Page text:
Police reform course offered to students in both U.K. and U.S., expanding the virtual reach of the classroom

Photo+by+Kaique+Rocha

Photo by Kaique Rocha

Nick McAdam, Editor in Chief

Students from Utica College and the University of Portsmouth in the United Kingdom took a five-week course about police reform from April 5 – May 3, led by Associate Professor of Criminal Justice Gregory Walsh. According to some students and faculty, the course provided an invaluable experience in the virtual space.

The course covered five different topics ranging from police structure, the use of force, recruiting and hiring, the future of law enforcement and student presentations during the final week. In the student presentations, one student from the U.S. and one student from the U.K. were paired together to examine the differences and commonalities in policing in both countries.

Director of Academic Business Development Elizabeth Nassar said this course came about once interest was expressed in collaboration between faculty at Utica College and Portsmouth. From there, faculty members including Walsh and Professor Richard John at Portsmouth helped design the course’s structure and topics. 

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Another valuable element to the course, according to Nassar, were guest speakers. With each topic, a guest speaker would be brought into the class to talk about their experiences to help spark conversation among students.

“I sat in the conversation led by the Director of Campus Safety Musco Millner,” Nassar said. “He was a former director of recruitment for many police agencies across New York State, and he gave this breathtaking presentation on diversity indicators and how they’ve changed recruitment within the police in the state.”

The course brought up conversations about the use of guns in the police, which engaged students in the differences between England and the United States in how each country uses weapons. According to Walsh, although there are similarities in mannerisms between both countries, only around one out of 25 officers in the United Kingdom are authorized to carry a firearm in the country, whereas the carry of a firearm in the United States for each police officer is a commonality.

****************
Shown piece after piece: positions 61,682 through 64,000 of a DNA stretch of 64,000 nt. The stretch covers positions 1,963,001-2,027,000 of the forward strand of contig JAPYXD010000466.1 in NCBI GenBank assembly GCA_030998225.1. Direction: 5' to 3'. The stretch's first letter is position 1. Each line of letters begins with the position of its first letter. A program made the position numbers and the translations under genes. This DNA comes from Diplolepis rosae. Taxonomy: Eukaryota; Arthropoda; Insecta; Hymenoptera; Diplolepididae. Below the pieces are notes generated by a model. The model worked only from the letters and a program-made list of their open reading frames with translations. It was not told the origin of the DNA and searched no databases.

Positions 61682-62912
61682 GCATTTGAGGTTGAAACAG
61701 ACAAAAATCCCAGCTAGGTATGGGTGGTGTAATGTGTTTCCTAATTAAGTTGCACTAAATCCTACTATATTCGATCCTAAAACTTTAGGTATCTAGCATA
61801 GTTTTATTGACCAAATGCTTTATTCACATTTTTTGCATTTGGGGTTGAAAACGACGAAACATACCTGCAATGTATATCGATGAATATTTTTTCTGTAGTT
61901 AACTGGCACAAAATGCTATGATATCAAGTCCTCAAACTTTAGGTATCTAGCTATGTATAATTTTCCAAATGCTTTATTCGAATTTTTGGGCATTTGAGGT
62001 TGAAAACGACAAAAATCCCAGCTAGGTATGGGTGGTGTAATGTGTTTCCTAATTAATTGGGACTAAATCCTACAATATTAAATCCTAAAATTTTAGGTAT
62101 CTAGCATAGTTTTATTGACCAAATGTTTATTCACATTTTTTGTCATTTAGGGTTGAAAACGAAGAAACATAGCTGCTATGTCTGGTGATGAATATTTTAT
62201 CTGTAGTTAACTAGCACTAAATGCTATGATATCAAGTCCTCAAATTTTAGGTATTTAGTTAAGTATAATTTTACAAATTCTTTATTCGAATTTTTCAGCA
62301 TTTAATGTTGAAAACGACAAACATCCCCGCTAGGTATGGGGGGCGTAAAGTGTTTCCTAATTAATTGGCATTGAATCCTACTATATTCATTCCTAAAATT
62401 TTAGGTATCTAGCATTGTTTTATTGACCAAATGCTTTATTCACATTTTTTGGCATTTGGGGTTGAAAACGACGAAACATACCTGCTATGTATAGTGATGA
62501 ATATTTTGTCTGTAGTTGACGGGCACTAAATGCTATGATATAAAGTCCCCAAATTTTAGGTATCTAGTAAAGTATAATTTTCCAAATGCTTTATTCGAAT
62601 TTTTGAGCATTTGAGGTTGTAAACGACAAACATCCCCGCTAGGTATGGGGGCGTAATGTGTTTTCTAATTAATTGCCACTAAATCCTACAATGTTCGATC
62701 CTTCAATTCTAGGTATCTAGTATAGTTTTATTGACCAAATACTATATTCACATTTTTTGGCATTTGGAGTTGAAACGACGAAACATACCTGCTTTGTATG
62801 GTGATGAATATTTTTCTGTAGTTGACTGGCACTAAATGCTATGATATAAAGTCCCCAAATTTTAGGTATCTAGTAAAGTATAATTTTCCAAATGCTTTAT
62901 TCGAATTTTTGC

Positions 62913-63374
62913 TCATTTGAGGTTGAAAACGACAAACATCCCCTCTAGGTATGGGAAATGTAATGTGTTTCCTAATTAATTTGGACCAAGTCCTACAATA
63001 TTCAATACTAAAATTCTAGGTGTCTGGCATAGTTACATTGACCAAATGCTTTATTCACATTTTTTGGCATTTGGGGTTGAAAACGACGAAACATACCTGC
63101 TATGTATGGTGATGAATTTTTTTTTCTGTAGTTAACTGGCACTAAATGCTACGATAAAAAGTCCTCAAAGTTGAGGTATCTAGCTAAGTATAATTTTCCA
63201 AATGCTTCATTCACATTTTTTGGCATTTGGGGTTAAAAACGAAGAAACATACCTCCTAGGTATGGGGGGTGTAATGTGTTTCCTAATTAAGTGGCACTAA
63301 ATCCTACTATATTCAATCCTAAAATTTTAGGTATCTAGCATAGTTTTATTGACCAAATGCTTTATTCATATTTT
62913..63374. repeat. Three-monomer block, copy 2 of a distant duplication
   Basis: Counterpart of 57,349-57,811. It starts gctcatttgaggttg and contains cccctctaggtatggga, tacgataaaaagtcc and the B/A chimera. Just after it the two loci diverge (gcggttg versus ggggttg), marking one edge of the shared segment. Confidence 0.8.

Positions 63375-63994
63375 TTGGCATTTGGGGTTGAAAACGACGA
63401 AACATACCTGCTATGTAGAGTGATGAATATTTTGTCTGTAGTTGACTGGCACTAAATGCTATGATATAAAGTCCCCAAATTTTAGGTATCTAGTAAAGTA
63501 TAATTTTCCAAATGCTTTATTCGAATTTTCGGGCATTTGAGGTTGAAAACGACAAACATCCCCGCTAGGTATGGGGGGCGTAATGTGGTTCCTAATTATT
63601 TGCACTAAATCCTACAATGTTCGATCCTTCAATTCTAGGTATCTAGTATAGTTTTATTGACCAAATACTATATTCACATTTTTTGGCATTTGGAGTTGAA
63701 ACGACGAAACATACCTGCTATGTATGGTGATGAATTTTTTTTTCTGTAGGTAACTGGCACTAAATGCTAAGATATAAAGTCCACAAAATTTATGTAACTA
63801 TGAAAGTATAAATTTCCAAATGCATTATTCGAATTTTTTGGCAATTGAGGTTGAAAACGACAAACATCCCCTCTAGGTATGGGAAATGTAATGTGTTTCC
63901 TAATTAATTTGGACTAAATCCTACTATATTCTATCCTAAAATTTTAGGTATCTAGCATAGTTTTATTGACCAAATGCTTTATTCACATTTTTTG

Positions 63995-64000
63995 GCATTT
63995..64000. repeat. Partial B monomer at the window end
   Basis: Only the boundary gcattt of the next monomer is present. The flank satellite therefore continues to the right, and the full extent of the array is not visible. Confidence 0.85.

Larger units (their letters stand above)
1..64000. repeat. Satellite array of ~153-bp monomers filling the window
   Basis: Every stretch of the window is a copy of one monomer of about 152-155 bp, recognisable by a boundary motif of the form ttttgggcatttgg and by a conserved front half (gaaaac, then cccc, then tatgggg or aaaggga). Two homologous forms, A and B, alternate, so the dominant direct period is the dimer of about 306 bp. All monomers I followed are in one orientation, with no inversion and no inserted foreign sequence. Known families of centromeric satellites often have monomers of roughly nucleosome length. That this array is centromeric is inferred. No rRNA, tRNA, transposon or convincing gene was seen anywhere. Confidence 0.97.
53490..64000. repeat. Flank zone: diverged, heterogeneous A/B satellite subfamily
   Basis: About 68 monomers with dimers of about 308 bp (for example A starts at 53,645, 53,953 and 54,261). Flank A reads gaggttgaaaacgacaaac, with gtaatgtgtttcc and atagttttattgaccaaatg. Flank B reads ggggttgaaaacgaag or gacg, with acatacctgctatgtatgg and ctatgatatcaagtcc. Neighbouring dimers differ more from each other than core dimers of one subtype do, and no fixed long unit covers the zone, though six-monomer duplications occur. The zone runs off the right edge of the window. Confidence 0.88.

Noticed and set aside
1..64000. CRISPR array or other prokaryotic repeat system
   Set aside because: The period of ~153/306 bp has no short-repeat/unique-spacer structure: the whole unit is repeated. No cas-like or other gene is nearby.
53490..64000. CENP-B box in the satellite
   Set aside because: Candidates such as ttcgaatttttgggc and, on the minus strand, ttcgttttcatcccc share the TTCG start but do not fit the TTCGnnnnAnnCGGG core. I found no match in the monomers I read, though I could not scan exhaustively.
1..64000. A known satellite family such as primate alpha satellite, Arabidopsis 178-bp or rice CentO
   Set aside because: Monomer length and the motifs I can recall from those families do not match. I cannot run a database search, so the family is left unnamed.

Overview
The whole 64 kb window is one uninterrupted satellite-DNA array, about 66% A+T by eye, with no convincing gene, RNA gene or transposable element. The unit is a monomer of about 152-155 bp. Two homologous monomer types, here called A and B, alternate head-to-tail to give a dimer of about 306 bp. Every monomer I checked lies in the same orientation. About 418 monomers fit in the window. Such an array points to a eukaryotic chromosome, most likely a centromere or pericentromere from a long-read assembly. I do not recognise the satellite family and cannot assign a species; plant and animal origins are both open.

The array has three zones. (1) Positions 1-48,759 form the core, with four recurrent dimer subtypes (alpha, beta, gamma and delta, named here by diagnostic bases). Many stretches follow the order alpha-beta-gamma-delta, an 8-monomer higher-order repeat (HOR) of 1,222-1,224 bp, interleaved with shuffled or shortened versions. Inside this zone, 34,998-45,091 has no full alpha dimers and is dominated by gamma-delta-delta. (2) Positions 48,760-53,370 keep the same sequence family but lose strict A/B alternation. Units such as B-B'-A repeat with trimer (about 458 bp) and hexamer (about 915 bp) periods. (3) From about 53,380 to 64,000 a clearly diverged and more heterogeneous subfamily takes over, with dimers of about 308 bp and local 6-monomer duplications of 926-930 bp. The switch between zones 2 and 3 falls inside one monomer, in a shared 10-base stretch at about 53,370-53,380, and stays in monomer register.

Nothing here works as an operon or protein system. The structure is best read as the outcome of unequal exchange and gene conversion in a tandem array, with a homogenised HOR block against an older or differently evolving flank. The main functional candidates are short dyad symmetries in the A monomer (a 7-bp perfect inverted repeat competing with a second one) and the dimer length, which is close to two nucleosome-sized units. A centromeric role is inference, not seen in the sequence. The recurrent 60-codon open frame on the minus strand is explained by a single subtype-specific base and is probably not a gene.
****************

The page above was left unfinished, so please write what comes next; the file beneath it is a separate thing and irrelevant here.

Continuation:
Students didn’t shy away from the subject matter of each lecture, either, no matter what the conversations were about.

“I didn’t have a single class where I didn’t talk about something sensitive,” Walsh said. “I started each class by bringing up something that was going on in the news. The students handled each topic in a constructive way. I never had to step in to stop them. They were great conversations.”

Screenshots from Professor Greg Walsh, showcasing a lecture from the course’s fifth session.

Kim Morton, a criminal justice major in her junior year, is planning to attend law school after graduation. She found something valuable in each class and noted that the diversity with each perspective is something Utica College should strive for in the academic setting.

“This course was amazing,” Morton said. “Even though it wasn’t a requirement for my major, the topics in each lecture have really helped broaden my understanding and perspective on these issues. I loved working with students from the U.K., especially my partner for the student presentations. She was really motivated about her work, and it became a real joy to tackle difficult topics from both of our perspectives.”

Her partner Tegan Nicks is a student in her third year at the University of Portsmouth. Nicks is writing her dissertation on many of the topics covered in the course. The course left her more open-minded about policing while leaving her fascinated with lectures in both training and the use of weapons. 

“It was interesting to hear the opinions of each student about the variety of topics covered in the course,” Nicks said. “There was a lecture that talked about the training of police officers in the United States, where they placed officers in a sort of simulation in this city where they would be on duty. They would then have to react to certain scenarios. I wondered if any police force in the U.K. offered something like that. The use of weapons is a topic where I felt everybody was very engaged. Students in the U.S. might’ve thought it to be weird that officers in the U.K. don’t carry a gun, but it was really nice to hear their perspectives on that topic.”

Nicks indicated that she would have enjoyed talking more about England’s high number of violent crimes involving knives. In the year ending in March 2020, a study from the House of Commons Library concluded that there were around 46,000 incidents involving knives or sharp instruments in both England and Wales. This number was the highest both countries had in nine years.

“Lots of people in this country carry knives,” Nicks said. “It worries me because my brother tells me stories about his mates and how they carry knives with them at all times. Although people carry a knife for protection, it ultimately makes them a target. There were two stabbings not too far away from where I live recently. One of them involved someone who was only 19 years old.”

Nicks, like many students in the course, appreciated the diversity of the class, which helped enhance her learning experience. 

Utica College recently held a Town Hall at the end of April, which revealed that the College intends to expand its presence by both geography and modality within the next five years. Walsh believes that offering and developing courses such as this in the virtual space can help make that goal a reality.

“I intend to offer this course once a year,” he said. “I’d love to develop this into a study abroad opportunity one day. It’s a course I believe proved to work over Zoom, and I hope opportunities that involve an array of different students only enhance in the future. It should be the baseline of what our academics intend to achieve.”